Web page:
December 30, 2015
This past weekend I saw the film The Big Short, based on a book by Michael Lewis about how a few hedge fund managers read the tea leaves correctly and shorted the housing market before the 2008 financial collapse. Setting aside the merits of the film, which could prove to be Oscar-worthy, the purpose of writing this is to look at today’s conditions with some perspective on the events that led to the financial collapse of 2008. (And speaking of Oscar-worthy, the ensemble cast was led by Christian Bale, Steve Carell, Ryan Gosling, and Brad Pitt—who also produced it—along with a strong supporting cast. Steve Carell especially stood out. Highly recommended.)
I am going to start by comparing some numbers for the US dating back to the end of 2004 vs. today. Why 2004? Well, 2004 is the year before the peak in the US housing market. US housing started to peak in February 2006, although many acknowledge 2005 as the peak year. Today, housing starts are roughly 55% of what they were at the peak. Existing home sales peaked in 2005 and today sit at 65% of that peak. The home ownership rate peaked in Q2 2004 and today is 93% of that peak. 2004 marked the last time US GDP actually grew according Shadow Statswww.shadowstats.com.
The SGS-Alternate GDP reflects the inflation-adjusted, or real, year-to-year GDP change, adjusted for distortions in government inflation usage and methodological changes that have resulted in a built-in upside bias to official reporting. Without the built-in upward bias, the US has been in a series of rolling recessions since 2000. Below is a chart showing official vs. Shadow Stats GDP annual growth.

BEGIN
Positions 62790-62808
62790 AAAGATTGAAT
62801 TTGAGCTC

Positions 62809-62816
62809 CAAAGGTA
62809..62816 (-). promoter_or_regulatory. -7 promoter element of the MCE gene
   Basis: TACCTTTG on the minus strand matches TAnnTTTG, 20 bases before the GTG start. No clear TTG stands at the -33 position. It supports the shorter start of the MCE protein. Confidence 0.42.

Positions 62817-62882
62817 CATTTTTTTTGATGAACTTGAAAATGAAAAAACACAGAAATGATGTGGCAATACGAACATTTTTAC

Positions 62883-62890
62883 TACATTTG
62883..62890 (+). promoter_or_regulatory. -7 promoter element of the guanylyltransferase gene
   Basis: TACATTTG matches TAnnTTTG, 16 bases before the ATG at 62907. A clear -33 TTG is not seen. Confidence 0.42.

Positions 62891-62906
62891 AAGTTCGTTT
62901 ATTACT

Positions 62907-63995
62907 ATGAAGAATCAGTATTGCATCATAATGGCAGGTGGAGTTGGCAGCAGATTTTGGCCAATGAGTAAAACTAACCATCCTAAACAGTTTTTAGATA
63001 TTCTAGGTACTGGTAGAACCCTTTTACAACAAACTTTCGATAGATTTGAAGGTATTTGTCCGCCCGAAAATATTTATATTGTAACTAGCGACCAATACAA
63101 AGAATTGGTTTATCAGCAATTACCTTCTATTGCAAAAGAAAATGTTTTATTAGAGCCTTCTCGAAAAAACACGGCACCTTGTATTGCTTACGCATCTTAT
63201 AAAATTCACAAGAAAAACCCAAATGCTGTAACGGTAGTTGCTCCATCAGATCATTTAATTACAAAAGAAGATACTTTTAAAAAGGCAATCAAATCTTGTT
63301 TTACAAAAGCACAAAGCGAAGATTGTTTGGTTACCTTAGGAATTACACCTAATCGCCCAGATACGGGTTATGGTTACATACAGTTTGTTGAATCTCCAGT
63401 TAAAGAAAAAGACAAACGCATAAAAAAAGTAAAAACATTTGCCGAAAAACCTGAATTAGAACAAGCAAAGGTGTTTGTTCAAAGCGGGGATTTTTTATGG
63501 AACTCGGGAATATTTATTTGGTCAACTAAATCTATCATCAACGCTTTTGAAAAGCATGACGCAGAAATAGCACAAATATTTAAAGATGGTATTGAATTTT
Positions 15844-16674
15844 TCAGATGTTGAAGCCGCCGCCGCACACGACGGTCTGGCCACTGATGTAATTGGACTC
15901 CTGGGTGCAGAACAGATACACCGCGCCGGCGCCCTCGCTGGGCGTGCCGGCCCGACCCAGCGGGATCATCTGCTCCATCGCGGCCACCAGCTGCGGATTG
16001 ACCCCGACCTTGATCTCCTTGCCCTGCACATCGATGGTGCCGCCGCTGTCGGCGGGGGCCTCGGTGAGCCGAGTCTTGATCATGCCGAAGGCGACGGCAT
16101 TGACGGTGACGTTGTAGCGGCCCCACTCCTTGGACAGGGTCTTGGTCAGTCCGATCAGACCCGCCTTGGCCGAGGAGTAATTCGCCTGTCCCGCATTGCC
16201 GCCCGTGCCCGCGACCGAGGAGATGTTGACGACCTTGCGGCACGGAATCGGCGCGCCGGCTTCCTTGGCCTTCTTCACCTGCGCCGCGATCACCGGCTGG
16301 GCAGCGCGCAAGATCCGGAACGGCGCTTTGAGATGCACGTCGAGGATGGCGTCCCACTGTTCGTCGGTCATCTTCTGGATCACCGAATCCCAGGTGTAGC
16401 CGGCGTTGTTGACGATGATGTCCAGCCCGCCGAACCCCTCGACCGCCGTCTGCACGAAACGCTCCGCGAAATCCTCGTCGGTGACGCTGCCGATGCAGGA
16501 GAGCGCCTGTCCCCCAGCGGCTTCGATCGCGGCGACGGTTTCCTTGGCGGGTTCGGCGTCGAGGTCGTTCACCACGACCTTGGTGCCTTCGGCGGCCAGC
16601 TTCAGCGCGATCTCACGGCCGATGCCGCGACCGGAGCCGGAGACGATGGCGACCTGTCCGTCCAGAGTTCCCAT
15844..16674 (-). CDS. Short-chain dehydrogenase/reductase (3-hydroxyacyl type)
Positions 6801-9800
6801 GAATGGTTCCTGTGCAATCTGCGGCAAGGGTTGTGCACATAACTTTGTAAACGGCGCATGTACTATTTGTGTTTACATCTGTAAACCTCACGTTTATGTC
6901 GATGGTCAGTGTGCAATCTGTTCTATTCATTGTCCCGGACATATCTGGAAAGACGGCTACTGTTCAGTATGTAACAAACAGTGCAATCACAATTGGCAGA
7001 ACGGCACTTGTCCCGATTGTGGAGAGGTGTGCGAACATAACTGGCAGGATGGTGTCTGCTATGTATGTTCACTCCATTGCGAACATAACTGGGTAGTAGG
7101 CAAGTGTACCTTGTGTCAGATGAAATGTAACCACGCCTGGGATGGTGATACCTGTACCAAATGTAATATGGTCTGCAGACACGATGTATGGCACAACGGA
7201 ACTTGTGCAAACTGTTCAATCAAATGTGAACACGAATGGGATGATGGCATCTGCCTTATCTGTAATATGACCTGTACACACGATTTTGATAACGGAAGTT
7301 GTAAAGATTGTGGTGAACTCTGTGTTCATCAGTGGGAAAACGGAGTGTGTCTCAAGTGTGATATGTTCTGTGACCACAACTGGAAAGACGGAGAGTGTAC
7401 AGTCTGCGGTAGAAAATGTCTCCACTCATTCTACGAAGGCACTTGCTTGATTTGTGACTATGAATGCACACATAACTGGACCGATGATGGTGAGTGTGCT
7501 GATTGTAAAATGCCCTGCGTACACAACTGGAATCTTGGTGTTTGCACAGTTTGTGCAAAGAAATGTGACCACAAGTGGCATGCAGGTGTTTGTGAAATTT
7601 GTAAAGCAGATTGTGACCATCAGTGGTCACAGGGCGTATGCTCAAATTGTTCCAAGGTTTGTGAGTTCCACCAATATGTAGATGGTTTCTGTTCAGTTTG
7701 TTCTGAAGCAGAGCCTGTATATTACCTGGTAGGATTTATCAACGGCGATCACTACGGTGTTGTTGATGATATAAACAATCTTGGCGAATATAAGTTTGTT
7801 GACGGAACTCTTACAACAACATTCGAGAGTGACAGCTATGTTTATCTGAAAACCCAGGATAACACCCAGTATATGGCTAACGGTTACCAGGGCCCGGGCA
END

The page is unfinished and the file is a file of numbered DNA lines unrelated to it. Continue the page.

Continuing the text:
Other comparisons to consider are as follows:
What stands out here? US debt has increased sharply primarily due to government. Personal debt levels have grown more slowly while corporate debt (not shown) is somewhere in between and is up about 46% since 2004. The US population has only grown 9.5% but the US labour force has grown more slowly, while the percentage for those not in the labour force has grown faster. The number of food stamp recipients has grown sharply as has the number living in poverty (not shown). Savings per family is flat but debt per family and per citizen is up. Assets have grown primarily due to monetary inflation, given the huge debt level increases.
It is against this background that one wonders how the US managed GDP growth over the past number of years. For the majority of the population things have actually deteriorated. The benefactors of the improving economy have been the 1% and possibly the top 20% of the population. For most people, things are either worse or about the same.
Globally, debt has increased $57 trillion since the financial crisis of 2008. These numbers were as of February 2015; the debt is probably higher now. Total global debt is estimated at $200 trillion. As a result, the global debt-to-GDP ratio has jumped 17 percentage points. This huge increase poses a risk to global financial stability and to global economic growth. Yet the US has just raised interest rates by 25 bp while most of the other developed countries were lowering interest rates (including parts of the Euro zone and Japan going to negative interest rates) and increasing quantitative easing (QE).
It is unknown at this time how the US rate increase might impact all the debt, but a quick calculation suggests that it could cost the US economy alone an additional $1.6 trillion annually in interest payments. But just how much debt is there out there that could cause a problem? Quite a bit it seems.
How much debt could be at risk? There are some estimates that $14 trillion of largely corporate debt issued in US$ in emerging markets could be at risk. Much of this debt is commodity related. This debt was issued on the assumption the global economy would stay strong and the US$ would stay low against foreign currencies. There is further $5 trillion of energy debt that could be at risk because of the collapse in oil prices from over $100 to below $40. Global growth is as low as it has been since the financial crisis of 2008 and the US$ is the strongest since 2003.